HOUSTON, October 18 — Conservatives will be forever indebted to President Obama for helping to elect the most fearless, articulate, intelligent, and outspoken advocate for true constitutional principles to office in Washington since President Ronald Reagan.
In early 2012, Obama’s Department of Justice sued the state of Texas because of the alleged discrimination of the state’s newly enacted voter I.D. law and the allegedly discriminatory re-districting maps that were drawn and passed by the Texas state legislature. These decisions resulted in pushing back the presidential and senate primary elections from March 6 all the way to May 29.
This accomplished Obama’s goal of diminishing Texas’ conservative influence on the Republican presidential nominee in 2012. By March 6 — Super Tuesday — however, the Republican nominee was already essentially set in stone, so Obama did not gain anything from these lawsuits. The Tea Party sure did, though.
Texas generally holds its primary election for senate and presidential nominations very early in the primary season, and because it is such a highly populated state, it can hold significant influence over the eventual Republican presidential nominee. Texas is a relatively conservative state, and the Obama administration dearly wanted to diminish this conservative influence, as they correctly surmised that the moderate Republican and GOP establishment pick, Mitt Romney, would be the weakest candidate in a general election.
In 2012 the establishment Republicans’ chosen successor for senator from Texas was the moderate sitting lieutenant governor, David Dewhurst. If Obama and Attorney General Eric Holder had not sued Texas and pushed back its primary for two and a half months, the only senator brave enough to take on Obama’s fundamental transformation of this country, Ted Cruz, would never have been in the United States Senate.
In Texas, in order to avoid a runoff for the presidential and senate nominations, a candidate must receive more than 50 percent of the vote. If no candidate receives this amount, then the top two candidates go to a run-off to determine the nominee.
David Dewhurst, the GOP establishment’s pick for senator, was presumed to have won the nomination before the election even began. He was bolstered by high name recognition, his personal fortune to the tune of hundreds of millions of dollars, and support from Karl Rove, the Bush family and Rick Perry. It took Cruz a very long time to develop the support needed to overcome Dewhurst’s money and establishment advantages. However many people still believed Dewhurst could avoid the runoff and win the nomination outright.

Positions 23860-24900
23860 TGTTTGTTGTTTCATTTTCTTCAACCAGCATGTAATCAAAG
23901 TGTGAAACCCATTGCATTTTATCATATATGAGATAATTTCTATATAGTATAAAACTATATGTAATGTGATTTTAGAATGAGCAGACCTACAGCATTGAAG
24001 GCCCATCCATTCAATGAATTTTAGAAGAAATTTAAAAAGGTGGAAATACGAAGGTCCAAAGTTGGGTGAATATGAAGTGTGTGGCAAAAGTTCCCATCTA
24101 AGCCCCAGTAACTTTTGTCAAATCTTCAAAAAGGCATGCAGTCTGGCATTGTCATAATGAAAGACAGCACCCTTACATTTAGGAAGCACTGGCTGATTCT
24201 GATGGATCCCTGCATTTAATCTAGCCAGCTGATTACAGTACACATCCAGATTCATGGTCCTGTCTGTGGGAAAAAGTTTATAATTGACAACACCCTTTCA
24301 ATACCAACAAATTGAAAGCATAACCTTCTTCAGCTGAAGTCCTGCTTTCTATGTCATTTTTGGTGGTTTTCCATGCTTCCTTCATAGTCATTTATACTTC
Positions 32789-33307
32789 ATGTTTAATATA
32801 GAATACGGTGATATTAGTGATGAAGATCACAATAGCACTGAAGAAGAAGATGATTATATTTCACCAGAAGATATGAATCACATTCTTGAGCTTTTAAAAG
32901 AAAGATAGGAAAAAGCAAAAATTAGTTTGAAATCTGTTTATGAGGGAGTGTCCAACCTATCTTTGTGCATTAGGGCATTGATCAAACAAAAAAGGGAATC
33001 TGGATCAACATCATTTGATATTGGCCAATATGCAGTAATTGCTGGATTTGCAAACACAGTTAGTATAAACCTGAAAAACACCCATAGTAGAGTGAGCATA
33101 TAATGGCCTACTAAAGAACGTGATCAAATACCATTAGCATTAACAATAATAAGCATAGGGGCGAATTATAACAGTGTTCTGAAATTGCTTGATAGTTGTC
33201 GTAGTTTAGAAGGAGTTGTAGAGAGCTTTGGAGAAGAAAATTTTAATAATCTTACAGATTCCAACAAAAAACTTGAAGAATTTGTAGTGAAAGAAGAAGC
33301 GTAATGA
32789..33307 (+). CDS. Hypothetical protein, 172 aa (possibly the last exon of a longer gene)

In February and March, 2012, though, Ted Cruz was surging in the polls. By late May when the primary came around, it was much less apparent that Dewhurst would be able to maintain enough of a lead to win the nomination outright and avoid a runoff.
According to Politico, the May 29 primary resulted in a Dewhurst victory, as expected, but Dewhurst only won 45 percent of the vote to Cruz’s 32 percent. If the vote had occurred two and a half months earlier, as originally scheduled, Dewhurst would have bested the 50 percent threshold and became the Republican nominee.
In the runoff, Cruz won with 57 percent of the vote. It was a stunning rebuke to the establishment, a great victory for the grassroots, and a future migraine headache for the Obama administration.
The contrast between what Obama was able to achieve during his first term and his complete lack of achievement in his second term is thought provoking.
During his first term, Obama achieved almost all of his policy goals: The stimulus bill passed, he shoved Obamacare through, repealed “dont ask, dont tell,” went to war in Libya, raised tax rates, and maintained yearly deficits in the range of 1.1- 1.6 trillion dollars. Even after the Republicans gained control of the House of Representatives in 2010, the House still authorized spending trillions of dollars more than we take in, raised tax rates for the first time in 40 years, and repeatedly raised the debt ceiling.
Obama’s second term has been a different story: Every gun control measure which seemed destined to pass did not; the conservatives in Congress stood up and won the argument against Obama’s new war in Syria; amnesty has been delayed and possibly forgotten; and now Obamacare will be on the on the table in every negotiation from here on out. Cruz was on the front lines of every one of those fights, often the only member of Congress standing with and fighting for, the American people.
So, the Tea Party and constitutionalists around the world have President Obama to thank for the resurgence of the Tea Party, the first principled opposition to his radical left-wing agenda, and a man who will most likely be a very influential power player in the conservative movement for decades to come.
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